means for supporting said panel wtih said edge vertically disposed comprising a pair of wooden blocks, each block having a channel defined in one of its surfaces for receiving an edge of said panel;

at least one aperture defined in said panel for minimizing the wind resistance of said hurdle;

wherein said panel and said supporting means are sufficiently lightweight that said hurdle is moved When impacted by a hurdler; and

wherein said panel comprises a pair of adjacent corrugated cardboard sheets, the edges of said adjacent corrugated cardboard sheets and the periphery of said one aperture being sealed with plastic tape.

2. A hurdle comprising:

a rectangular panel of cardboard-like material, said panel having a width along one edge which is less than the height of a standard low hurdle;

means for supporting said panel with said edge vertically disposed comprising a pair of Wooden blocks, each block having a channel defined in one of its surfaces for receiving an edge of said panel;

at least one aperture defined in said panel for minimizing the wind resistance of said hurdle;

wherein said panel and said supporting means are sufiiciently lightweight that said hurdle is moved when impacted by a hurdler; and

wherein said panel has a length along a second edge equal to the standard low hurdle height, whereby said panel extends to the standard low hurdle height when supported by said blocks with said second edge vertically disposed.

3. The hurdle according to claim 2 wherein said panel has a plurality of spaced triangular-shaped apertures formed therein for minimizing wind resistance and for providing targets for-thrown objects.

4. The hurdle according to claim 3 wherein said panel comprises a sheet of cardboard folded about a centerline to provide two substantially identical adjacent panel layers.

5. The hurdle according to claim 4 wherein the edges of said panel and the peripheries of said apertures are sealed with plastic tape.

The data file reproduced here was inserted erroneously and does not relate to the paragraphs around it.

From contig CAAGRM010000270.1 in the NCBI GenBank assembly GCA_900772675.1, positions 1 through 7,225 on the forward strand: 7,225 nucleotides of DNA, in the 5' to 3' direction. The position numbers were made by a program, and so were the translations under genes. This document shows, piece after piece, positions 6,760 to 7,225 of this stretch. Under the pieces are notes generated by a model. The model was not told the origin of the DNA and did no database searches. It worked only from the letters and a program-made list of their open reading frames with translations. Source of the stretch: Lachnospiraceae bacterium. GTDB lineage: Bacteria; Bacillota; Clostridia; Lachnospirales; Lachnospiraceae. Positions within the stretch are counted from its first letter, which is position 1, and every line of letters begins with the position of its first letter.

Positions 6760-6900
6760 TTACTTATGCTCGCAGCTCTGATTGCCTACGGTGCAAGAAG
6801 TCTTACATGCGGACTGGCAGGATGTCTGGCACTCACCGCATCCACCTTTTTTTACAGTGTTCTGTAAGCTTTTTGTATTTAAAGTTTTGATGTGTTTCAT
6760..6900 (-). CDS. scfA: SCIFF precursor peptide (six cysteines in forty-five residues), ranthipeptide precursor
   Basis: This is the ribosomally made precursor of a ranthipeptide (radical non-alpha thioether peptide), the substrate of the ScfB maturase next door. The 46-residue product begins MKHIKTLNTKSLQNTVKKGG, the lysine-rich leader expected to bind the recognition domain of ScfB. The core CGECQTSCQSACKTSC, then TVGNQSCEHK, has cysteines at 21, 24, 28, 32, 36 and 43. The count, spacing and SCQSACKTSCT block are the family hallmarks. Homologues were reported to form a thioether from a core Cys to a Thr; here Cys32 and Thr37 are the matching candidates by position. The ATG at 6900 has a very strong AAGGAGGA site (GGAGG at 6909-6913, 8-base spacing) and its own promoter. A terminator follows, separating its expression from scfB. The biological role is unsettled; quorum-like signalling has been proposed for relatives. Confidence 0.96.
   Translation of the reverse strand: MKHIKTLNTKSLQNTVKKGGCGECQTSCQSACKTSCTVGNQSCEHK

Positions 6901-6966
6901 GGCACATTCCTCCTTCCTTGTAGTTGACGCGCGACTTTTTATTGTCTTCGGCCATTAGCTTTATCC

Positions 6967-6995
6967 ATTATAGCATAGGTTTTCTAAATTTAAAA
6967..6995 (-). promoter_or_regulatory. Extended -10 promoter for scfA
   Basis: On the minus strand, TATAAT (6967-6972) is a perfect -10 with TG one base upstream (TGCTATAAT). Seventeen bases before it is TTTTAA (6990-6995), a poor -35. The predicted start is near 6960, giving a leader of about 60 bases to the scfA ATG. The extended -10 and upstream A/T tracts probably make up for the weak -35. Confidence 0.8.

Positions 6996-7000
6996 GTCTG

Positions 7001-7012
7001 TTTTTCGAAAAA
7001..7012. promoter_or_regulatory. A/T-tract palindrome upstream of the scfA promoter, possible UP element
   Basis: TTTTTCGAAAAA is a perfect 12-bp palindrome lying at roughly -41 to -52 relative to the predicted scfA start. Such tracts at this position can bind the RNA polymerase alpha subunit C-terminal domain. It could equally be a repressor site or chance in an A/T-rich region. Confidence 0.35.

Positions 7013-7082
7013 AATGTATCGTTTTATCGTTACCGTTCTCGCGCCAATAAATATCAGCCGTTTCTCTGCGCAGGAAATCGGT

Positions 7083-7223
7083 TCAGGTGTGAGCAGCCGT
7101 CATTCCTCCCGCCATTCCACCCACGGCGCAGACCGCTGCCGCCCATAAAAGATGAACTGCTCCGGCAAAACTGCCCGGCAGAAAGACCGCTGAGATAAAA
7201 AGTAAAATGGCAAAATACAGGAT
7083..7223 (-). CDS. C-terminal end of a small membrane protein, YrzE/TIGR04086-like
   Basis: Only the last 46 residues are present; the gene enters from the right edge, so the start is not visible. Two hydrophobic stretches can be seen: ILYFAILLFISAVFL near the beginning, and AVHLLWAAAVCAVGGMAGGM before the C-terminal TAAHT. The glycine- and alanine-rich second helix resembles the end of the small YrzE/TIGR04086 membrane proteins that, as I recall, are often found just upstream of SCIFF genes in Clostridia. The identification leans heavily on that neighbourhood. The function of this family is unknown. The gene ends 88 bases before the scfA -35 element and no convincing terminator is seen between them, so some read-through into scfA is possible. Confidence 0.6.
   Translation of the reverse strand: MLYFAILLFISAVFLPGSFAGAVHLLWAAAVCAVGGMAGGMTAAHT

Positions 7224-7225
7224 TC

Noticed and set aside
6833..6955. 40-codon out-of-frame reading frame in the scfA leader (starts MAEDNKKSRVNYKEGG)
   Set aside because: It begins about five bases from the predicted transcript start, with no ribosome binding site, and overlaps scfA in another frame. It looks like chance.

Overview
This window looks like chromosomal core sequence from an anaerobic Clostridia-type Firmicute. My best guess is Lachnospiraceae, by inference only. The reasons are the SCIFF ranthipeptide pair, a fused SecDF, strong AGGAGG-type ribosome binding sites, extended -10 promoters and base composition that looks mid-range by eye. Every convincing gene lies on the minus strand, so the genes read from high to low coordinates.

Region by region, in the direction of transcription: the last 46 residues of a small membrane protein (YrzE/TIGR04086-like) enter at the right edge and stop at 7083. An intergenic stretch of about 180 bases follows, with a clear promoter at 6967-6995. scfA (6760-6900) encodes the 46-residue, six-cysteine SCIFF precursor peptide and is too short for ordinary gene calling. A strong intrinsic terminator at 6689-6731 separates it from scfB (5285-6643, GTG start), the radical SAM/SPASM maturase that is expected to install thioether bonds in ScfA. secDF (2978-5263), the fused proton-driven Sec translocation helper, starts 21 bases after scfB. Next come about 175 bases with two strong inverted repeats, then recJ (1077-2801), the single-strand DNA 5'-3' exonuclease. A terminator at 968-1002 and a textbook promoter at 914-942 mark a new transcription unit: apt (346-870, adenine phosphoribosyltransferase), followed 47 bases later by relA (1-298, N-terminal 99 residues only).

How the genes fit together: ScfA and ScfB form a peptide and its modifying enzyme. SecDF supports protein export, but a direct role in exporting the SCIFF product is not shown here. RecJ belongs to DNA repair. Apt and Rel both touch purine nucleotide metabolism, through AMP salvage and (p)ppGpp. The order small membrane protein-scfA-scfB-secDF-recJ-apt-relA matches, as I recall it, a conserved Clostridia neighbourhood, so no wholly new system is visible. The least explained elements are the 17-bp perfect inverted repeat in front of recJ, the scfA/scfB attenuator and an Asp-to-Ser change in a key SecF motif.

References Cited UNITED STATES PATENTS 477,287 6/ 1892 Zimmering 273-l05 742,927 ll/ 1903 Stults 273-l05 2,504,818 4/1950 Findon 273 3,100,642 8/1963 Goldstein 273l05 RICHARD C. PINKHAM, Primary Examiner RICHARD W. DIAZ, IR., Assistant Examiner U.S. Cl. X.R. 273-105

Patent Citations
Cited PatentFiling datePublication dateApplicantTitle
US477287 *May 27, 1891Jun 21, 1892 Game apparatus
US742927 *Aug 14, 1902Nov 3, 1903Grace H StultsGame apparatus.
US2504818 *Sep 3, 1947Apr 18, 1950Findon Harry LBalloon game
US3100642 *Feb 1, 1960Aug 13, 1963Schenley Ind IncMulti-purpose carton and game
Referenced by
Citing PatentFiling datePublication dateApplicantTitle
US3817526 *Aug 1, 1973Jun 18, 1974Raymond Lee Organization IncTarget scale buckets and bean bags
US3853318 *Apr 24, 1973Dec 10, 1974Placo Prod CoCombination dart and pinball apparatus
US5470057 *Feb 2, 1995Nov 28, 1995Paddle Games Unlimited, Inc.Paddle game
US6755711 *Sep 14, 2001Jun 29, 2004Mcclung Karen ThereseBox games and activities
Classifications
U.S. Classification482/16, 273/402
International ClassificationA63B63/00, A63K3/04, A63K3/00
Cooperative ClassificationA63K3/043, A63B2208/12, A63B63/00
European ClassificationA63B63/00, A63K3/04B